Spain FAQs

QUICK FACTS

  • SYA Spain is located in Zaragoza, mid-way between Barcelona and Madrid.
  • SYA was first established in 1964, and relocated from Barcelona to Zaragoza in 1999.
  • In 2010, we moved our school to a newly-renovated location which was dedicated in 2012 as 'Casa Foster".
  • Students typically take six classes; all but English and math are taught in Spanish.
  • Students must have studied through the second year of a rigorous high school Spanish curriculum to be considered for admission.
  • Ample co-curriculars, including artistic, athletic or service opportunities are available to best meet student interests. Basketball, volleyball and soccer are popular and several SYA alums have played on high-level field hockey and water polo teams in recent years.
  • The popular Joven Erasmus program connects students with local youth to study and address shared societal challenges.
  • SYA Spain's popular "Cinco Dias" ("Five Days In") program allows students to immerse themselves even more directly with students their own age in a Spanish high school.

How will I get to school each day?

SYA Spain students walk, ride bikes, and use public transportation to get around Zaragoza. The school is centrally located at Paseo de Pamplona, n 2, pral., 50004 Zaragoza; most students live within a short walk or bus ride to school. SYA students are not allowed to drive or operate motor vehicles of any kind during their year abroad. They are allowed to bike with a helmet.

How will my host family be selected?

SYA takes great care to match students with the best host families abroad. Many of our host families are experienced reoccurring hosts and all genuinely enjoy opening their hearts and homes to SYA students.

Early in the enrollment process SYA students and parents will receive, respectively, a Host Family Placement Questionnaire and a Parents’ Memorandum that the host family coordinator uses to pair students with host families. The Host Family Placement Questionnaire and the Parents’ Memorandum give students and parents an opportunity to comment on students’ living habits and lifestyles. Both forms should be completed wholly and honestly, so as to make the best match possible. The host family coordinator, who has met and interviewed each family in their home, uses these documents, as well as other elements from student applications, to match students with host families.

Will my host family speak English?

Though fluency in English is not required to be an SYA Spain host family, the globalized nature of the world, and the SYA community in particular, is such that many families understand and speak some English, particularly if there are any school-aged children in the home. More importantly, your host family will be eager to help you use, stretch, and strengthen your Spanish language skills; regardless of their English language skills you will be encouraged to communicate in the target language whenever possible. However, should the need arise, rest assured that the Resident Director, Virginia Invernizzi, speaks fluent English and will assist if needed.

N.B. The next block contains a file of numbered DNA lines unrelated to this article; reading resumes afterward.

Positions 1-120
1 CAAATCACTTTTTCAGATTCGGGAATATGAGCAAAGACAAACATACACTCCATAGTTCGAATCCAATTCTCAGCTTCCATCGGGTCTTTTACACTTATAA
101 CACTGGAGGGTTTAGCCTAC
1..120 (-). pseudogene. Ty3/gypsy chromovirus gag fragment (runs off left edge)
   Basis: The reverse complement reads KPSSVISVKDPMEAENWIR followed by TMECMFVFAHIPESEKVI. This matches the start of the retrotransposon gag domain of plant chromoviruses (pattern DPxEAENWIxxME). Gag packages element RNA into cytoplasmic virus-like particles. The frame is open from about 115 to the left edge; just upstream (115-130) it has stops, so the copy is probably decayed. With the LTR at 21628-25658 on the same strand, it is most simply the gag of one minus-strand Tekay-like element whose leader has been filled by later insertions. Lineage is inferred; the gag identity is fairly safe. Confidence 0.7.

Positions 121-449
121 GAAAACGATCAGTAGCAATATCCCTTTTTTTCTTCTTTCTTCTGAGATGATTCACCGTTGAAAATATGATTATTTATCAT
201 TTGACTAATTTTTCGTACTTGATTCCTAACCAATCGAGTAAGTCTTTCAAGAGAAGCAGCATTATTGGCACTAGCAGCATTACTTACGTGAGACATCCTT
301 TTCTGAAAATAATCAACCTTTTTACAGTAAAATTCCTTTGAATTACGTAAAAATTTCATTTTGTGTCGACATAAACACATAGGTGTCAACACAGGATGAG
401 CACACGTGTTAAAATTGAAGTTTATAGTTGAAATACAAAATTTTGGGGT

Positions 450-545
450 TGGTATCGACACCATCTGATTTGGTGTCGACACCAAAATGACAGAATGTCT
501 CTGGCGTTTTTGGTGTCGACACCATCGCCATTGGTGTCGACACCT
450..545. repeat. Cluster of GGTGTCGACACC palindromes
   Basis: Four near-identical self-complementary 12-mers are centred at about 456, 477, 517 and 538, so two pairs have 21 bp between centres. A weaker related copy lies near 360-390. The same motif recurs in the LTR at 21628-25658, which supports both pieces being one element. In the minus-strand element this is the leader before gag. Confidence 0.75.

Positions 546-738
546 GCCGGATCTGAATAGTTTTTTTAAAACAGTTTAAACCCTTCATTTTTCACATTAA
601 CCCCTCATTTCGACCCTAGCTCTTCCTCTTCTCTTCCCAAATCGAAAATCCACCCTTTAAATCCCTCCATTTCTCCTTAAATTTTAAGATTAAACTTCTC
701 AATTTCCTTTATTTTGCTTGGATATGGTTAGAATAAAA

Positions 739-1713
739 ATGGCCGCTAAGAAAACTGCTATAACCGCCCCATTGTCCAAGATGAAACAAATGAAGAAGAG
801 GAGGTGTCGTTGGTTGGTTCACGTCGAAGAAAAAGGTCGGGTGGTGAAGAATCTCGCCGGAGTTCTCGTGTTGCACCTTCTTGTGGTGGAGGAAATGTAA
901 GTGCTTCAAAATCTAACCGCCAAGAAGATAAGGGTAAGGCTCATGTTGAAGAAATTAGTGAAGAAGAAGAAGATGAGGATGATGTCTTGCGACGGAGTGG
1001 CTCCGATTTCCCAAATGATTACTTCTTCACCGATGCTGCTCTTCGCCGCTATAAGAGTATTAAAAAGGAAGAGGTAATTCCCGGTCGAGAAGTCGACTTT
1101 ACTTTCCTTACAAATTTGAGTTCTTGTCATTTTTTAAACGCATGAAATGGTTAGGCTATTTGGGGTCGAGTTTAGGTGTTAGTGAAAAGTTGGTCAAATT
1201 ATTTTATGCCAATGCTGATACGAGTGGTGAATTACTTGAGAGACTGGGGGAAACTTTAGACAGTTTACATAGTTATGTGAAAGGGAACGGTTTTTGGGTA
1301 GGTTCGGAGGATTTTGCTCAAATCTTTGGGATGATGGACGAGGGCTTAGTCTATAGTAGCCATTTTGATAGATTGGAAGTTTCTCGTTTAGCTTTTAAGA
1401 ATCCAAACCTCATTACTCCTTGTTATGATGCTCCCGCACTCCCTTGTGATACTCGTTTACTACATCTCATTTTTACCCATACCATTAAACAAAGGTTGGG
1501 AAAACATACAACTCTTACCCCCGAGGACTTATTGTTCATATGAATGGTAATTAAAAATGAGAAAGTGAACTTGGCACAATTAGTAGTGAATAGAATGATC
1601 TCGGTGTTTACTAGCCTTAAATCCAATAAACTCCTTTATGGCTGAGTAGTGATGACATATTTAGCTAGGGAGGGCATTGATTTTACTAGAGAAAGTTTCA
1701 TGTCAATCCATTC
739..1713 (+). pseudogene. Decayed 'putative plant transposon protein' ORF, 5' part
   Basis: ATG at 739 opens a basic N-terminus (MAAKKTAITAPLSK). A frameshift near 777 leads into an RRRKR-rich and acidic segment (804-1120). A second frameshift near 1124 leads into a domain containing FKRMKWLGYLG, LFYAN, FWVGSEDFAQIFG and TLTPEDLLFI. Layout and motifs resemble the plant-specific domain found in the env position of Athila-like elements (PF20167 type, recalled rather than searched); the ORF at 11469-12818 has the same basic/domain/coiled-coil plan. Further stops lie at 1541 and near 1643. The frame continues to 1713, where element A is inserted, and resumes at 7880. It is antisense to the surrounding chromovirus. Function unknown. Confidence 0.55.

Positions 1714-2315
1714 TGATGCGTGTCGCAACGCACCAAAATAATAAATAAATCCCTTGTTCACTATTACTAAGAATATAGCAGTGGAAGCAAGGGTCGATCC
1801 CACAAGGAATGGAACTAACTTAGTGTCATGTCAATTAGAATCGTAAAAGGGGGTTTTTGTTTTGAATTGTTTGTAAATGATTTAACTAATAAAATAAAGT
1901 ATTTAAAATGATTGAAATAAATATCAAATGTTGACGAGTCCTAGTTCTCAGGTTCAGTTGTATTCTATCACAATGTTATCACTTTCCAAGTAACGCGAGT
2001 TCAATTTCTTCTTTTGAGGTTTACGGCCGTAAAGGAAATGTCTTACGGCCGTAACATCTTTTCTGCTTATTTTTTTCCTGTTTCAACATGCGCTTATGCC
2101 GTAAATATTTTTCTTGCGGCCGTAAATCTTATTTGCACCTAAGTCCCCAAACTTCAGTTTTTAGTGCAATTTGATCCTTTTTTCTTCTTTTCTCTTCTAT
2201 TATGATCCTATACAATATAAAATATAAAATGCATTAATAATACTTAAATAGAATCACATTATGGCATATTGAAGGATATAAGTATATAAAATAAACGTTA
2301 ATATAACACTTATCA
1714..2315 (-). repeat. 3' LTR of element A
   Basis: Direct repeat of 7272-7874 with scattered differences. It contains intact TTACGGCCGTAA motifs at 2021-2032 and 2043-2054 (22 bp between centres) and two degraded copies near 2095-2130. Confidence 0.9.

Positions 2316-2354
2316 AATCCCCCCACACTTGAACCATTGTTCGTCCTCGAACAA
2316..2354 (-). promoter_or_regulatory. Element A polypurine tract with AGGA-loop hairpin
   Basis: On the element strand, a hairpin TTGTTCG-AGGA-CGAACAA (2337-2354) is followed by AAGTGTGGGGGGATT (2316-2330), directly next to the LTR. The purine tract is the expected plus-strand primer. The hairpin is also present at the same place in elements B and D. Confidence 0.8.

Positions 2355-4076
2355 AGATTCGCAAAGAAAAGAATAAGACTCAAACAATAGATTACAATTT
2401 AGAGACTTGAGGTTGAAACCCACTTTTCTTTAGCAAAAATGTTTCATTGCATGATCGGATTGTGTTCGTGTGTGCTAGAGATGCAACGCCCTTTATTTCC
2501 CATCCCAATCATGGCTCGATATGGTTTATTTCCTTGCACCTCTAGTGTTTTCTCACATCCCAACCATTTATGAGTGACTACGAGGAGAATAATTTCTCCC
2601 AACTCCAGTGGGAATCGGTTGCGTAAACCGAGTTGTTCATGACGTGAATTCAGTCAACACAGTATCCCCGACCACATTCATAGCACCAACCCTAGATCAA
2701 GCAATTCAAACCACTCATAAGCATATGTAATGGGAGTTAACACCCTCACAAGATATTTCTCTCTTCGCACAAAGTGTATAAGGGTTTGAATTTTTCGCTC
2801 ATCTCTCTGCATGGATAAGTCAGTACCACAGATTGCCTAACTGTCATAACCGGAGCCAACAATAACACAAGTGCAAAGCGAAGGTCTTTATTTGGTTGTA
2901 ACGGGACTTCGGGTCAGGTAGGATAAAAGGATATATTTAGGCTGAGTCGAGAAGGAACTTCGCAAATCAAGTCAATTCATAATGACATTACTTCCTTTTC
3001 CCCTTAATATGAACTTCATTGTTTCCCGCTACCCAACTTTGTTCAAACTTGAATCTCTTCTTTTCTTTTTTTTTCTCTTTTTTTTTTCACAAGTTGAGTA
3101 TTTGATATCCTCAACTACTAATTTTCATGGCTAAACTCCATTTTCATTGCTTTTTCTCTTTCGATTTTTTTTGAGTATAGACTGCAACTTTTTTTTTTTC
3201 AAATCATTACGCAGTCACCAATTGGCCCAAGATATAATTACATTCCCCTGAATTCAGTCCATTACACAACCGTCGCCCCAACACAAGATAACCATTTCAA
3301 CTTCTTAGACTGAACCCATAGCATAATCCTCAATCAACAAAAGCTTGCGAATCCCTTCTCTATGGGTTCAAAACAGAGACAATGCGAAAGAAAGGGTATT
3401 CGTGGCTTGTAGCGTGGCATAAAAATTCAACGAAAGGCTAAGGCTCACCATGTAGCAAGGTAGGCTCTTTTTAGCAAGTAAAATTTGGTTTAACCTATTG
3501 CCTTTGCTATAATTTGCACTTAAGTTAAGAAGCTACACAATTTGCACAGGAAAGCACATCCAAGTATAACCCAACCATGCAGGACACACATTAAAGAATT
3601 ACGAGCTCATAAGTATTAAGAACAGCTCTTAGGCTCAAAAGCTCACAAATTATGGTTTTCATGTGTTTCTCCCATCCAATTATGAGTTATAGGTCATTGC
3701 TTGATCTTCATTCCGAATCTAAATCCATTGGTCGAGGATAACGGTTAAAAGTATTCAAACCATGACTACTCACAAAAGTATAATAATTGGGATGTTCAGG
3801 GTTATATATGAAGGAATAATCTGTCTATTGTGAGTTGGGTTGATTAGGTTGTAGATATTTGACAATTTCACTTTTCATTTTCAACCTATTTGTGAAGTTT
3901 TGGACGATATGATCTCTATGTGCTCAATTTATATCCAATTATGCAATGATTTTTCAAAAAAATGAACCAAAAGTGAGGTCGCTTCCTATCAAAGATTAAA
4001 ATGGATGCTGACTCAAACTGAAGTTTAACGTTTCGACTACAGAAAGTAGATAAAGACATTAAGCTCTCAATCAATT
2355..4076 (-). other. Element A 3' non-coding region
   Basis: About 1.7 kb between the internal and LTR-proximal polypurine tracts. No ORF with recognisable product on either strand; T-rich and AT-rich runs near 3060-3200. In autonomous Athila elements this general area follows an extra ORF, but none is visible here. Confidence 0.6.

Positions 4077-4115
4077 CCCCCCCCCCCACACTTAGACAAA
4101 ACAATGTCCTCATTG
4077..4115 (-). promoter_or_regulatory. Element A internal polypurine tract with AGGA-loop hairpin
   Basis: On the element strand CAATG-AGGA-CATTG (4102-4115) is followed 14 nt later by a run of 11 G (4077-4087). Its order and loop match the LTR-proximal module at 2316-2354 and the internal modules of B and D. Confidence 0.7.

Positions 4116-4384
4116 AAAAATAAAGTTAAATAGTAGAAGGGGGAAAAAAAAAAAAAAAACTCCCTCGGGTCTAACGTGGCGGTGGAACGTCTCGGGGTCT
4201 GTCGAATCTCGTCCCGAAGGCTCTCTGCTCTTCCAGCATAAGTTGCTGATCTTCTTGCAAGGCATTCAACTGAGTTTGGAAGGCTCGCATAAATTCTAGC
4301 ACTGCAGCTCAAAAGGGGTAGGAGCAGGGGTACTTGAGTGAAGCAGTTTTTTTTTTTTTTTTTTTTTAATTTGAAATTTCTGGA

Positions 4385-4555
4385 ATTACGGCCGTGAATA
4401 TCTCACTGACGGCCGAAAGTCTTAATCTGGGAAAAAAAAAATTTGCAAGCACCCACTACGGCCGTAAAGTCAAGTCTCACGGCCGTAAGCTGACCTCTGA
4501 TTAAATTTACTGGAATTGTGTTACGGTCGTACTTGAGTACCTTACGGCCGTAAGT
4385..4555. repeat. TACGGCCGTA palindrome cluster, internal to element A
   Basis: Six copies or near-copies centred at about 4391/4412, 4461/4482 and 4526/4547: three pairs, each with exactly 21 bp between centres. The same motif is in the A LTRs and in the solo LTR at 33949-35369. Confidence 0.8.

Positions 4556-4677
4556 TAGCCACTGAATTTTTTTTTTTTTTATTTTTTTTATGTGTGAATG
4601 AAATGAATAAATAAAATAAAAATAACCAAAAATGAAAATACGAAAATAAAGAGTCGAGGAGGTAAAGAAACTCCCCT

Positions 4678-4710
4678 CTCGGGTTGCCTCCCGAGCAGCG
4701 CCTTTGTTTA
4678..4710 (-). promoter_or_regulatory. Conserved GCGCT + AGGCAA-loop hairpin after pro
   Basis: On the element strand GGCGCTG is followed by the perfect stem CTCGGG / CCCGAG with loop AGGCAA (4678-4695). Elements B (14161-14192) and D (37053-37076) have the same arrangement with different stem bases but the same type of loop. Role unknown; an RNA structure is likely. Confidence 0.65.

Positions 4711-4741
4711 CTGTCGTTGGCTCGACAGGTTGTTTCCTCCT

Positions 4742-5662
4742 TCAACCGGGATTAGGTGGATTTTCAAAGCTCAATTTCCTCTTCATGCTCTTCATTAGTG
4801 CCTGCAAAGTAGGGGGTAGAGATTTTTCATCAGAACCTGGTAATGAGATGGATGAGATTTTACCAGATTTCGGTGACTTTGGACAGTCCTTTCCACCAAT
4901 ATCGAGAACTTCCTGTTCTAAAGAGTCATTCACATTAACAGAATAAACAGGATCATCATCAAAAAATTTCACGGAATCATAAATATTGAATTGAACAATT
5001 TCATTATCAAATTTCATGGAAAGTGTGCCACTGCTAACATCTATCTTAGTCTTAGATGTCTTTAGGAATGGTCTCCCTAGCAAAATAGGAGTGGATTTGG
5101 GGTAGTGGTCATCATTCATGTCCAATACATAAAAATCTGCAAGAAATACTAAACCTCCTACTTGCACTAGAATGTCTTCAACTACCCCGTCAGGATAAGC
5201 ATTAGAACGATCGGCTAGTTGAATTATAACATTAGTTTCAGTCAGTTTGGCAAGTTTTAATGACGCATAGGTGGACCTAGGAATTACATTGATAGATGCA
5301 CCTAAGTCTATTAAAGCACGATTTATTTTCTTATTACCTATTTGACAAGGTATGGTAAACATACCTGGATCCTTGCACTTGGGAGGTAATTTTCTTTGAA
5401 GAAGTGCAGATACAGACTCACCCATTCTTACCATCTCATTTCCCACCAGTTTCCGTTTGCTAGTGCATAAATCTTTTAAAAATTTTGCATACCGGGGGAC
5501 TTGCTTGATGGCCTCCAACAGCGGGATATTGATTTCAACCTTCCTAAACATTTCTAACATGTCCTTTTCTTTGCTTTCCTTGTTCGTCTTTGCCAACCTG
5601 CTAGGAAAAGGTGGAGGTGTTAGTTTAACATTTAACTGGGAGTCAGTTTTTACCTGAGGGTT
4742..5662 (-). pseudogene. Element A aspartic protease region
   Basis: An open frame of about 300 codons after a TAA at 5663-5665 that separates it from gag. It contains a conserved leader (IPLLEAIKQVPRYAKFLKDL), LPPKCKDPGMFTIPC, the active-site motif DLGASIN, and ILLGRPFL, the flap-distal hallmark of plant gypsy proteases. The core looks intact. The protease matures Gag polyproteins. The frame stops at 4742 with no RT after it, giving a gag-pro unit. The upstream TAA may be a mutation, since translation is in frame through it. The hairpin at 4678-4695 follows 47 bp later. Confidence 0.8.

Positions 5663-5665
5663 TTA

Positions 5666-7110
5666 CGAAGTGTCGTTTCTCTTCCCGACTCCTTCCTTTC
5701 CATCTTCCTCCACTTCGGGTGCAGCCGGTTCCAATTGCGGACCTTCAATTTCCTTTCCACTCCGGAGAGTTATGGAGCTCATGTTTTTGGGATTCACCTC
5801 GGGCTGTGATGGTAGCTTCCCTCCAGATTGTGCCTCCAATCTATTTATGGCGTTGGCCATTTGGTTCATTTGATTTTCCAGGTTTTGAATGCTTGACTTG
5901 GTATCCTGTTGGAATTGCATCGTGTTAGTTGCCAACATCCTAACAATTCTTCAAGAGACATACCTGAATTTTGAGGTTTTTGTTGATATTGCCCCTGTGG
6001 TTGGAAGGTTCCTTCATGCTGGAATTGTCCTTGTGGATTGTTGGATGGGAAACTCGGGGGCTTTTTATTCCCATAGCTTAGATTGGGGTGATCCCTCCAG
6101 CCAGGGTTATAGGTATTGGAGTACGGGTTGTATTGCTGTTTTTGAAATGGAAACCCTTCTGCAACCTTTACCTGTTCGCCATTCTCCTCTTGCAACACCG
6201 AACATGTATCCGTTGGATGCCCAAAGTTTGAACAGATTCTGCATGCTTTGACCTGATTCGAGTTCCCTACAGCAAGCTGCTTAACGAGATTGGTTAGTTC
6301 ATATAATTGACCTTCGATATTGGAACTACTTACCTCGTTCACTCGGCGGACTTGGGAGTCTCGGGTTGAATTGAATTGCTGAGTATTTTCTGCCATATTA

What co-curriculars are available? Can I continue with sports?

Students are able and encouraged to participate in whatever Zaragoza has to offer. Students regularly practice and play instruments, join and form bands and chorus groups, get involved with theatre, take cooking classes, study at dance studios, and so much more. The opportunities are nearly endless.

Students are able to continue many of the sports they play in the United States while abroad. However, there are some notable exceptions, mainly American football and lacrosse, which are much harder to continue. In Europe, sports are not organized by school teams. Instead, students are encouraged to join municipal and club teams where they will play and interact with local teenagers.

Upon arrival in Zaragoza, students will meet with the activities coordinator at their school who will help them find an appropriate team or practice facility.


How will I stay in touch with my family at home?

At SYA Spain, staying in touch is very easy. Though the frequency of communication to family members and friends back home is different for every student, most students choose to set up a weekly call with family back home, speaking by phone or Skype.